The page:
An insightful approach to the far-reaching effects of climate shifts and their impact on the human psyche; likely to become...



A book explores the psychological implications of climate change.

With all of the literature surrounding climate shifts, it is a rare work that addresses their often profound emotional impact on humans. Medical practitioner and educator Davenport (Transformative Imagery, 2016, etc.) views weather cycles through a different lens, offering both an overview of climate change psychology and pertinent tactics for clinicians to apply in caring for their clients. The first part of the book examines specific “clinical themes.” “The Psychology of Climate Change Denial,” for example, touches on current beliefs and explains how the typical stress responses, “fight, flight, and freeze,” relate to the global disruptions. “Mindful Disaster Response,” a chapter that moves out of the clinician’s office into the field, discusses how to deal on-site with individuals going through the three stages of climate catastrophe recovery. These two chapters and the other four in Part I provide a solid overview of climate change’s impact, accompanied by additional resources and a worksheet tailored to each chapter’s content. The text and worksheets deliver specific “practices” the therapist can employ with clients, including thorough, step-by-step instructions. Part II is a uniquely structured resource comprised of 12 practices geared toward developing an “ecoharmonious life.” Every practice includes three sections—“Body Wise,” “Heart/Mind Wise,” and “World Wise”—each designed to sensitize a client to different transformative areas. The practices themselves are simple yet compelling: “Garden State,” for example, is designed to create an appreciation of one’s natural environment, particularly flora and the physical earth, so the client can become “an active steward of life.” An appendix features an exercise for “progressive relaxation,” and extensive references are included. Davenport demonstrates a deep knowledge of clinical practices but, more important, relates these directly to ecological issues and outcomes. Consistently positive and encouraging, she writes with an understanding of a therapist’s challenges and a sense of empathy for clients.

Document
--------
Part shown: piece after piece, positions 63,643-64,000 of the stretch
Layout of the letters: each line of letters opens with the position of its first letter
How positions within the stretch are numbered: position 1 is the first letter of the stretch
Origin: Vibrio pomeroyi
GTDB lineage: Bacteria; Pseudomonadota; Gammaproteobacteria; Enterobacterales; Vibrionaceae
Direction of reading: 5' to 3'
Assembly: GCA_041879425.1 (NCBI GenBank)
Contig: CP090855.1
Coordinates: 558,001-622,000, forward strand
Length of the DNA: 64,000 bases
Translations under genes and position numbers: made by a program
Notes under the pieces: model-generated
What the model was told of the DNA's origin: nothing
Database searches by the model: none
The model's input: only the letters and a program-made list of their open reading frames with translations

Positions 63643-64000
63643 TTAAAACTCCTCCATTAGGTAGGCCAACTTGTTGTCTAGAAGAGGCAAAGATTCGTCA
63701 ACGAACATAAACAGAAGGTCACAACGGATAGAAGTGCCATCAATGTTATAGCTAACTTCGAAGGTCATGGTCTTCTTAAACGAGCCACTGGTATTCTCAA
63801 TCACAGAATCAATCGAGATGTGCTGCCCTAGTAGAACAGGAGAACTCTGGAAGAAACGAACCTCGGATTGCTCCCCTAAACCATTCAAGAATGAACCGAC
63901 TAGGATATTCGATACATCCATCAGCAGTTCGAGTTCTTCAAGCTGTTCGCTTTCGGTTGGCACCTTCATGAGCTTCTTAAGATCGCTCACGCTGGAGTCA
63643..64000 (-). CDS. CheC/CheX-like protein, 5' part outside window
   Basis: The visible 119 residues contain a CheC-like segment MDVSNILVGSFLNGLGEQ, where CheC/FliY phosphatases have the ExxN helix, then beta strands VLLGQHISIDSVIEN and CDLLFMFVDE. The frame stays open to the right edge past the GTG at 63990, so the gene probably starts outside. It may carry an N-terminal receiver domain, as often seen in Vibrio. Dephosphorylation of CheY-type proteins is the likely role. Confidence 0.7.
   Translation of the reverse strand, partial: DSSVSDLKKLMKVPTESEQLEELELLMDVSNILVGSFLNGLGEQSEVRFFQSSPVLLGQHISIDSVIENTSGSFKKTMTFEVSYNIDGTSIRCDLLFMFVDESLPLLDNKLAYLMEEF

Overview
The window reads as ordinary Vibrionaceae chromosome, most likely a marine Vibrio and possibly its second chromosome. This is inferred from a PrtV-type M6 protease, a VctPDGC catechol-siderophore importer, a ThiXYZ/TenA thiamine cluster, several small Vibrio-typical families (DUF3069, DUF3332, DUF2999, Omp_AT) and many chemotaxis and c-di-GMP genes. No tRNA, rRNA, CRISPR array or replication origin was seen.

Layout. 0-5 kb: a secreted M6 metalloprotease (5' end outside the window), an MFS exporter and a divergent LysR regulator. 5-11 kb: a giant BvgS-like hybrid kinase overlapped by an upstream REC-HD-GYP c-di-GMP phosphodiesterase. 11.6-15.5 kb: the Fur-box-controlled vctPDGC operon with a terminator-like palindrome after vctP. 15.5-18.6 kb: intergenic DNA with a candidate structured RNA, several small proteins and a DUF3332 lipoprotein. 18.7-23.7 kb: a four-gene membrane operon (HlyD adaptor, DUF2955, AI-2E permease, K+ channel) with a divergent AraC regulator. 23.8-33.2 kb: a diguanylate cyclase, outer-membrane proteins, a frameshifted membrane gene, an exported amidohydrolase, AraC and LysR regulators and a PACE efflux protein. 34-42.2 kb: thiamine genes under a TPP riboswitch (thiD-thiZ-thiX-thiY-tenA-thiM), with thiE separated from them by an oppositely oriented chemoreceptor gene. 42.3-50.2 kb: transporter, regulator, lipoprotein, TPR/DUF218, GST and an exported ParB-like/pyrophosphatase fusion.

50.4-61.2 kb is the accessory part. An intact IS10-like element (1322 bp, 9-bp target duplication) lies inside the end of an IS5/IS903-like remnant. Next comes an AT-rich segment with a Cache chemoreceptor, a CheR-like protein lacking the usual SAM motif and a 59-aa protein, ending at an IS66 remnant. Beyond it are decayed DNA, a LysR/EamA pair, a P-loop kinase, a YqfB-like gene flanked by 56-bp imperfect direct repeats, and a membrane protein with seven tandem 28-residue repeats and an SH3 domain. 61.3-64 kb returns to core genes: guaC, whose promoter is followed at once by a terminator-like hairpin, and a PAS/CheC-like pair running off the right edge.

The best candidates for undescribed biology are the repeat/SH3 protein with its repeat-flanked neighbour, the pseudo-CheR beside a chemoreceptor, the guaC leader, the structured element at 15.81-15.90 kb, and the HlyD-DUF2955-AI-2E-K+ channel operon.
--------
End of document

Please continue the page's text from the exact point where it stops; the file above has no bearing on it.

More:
An insightful approach to the far-reaching effects of climate shifts and their impact on the human psyche; likely to become a valuable, targeted resource facilitating clinicians’ treatment in this specialized area.

Pub Date: Jan. 19, 2017

ISBN: 978-1-78592-719-5

Page Count: 208

Publisher: Jessica Kingsley Publishers

Review Posted Online: May 11, 2017

Kirkus Reviews Issue: June 15, 2017

Did you like this book?

No Comments Yet

The Stoics did much better with the much shorter Enchiridion.


A follow-on to the author’s garbled but popular 48 Laws of Power, promising that readers will learn how to win friends and influence people, to say nothing of outfoxing all those “toxic types” out in the world.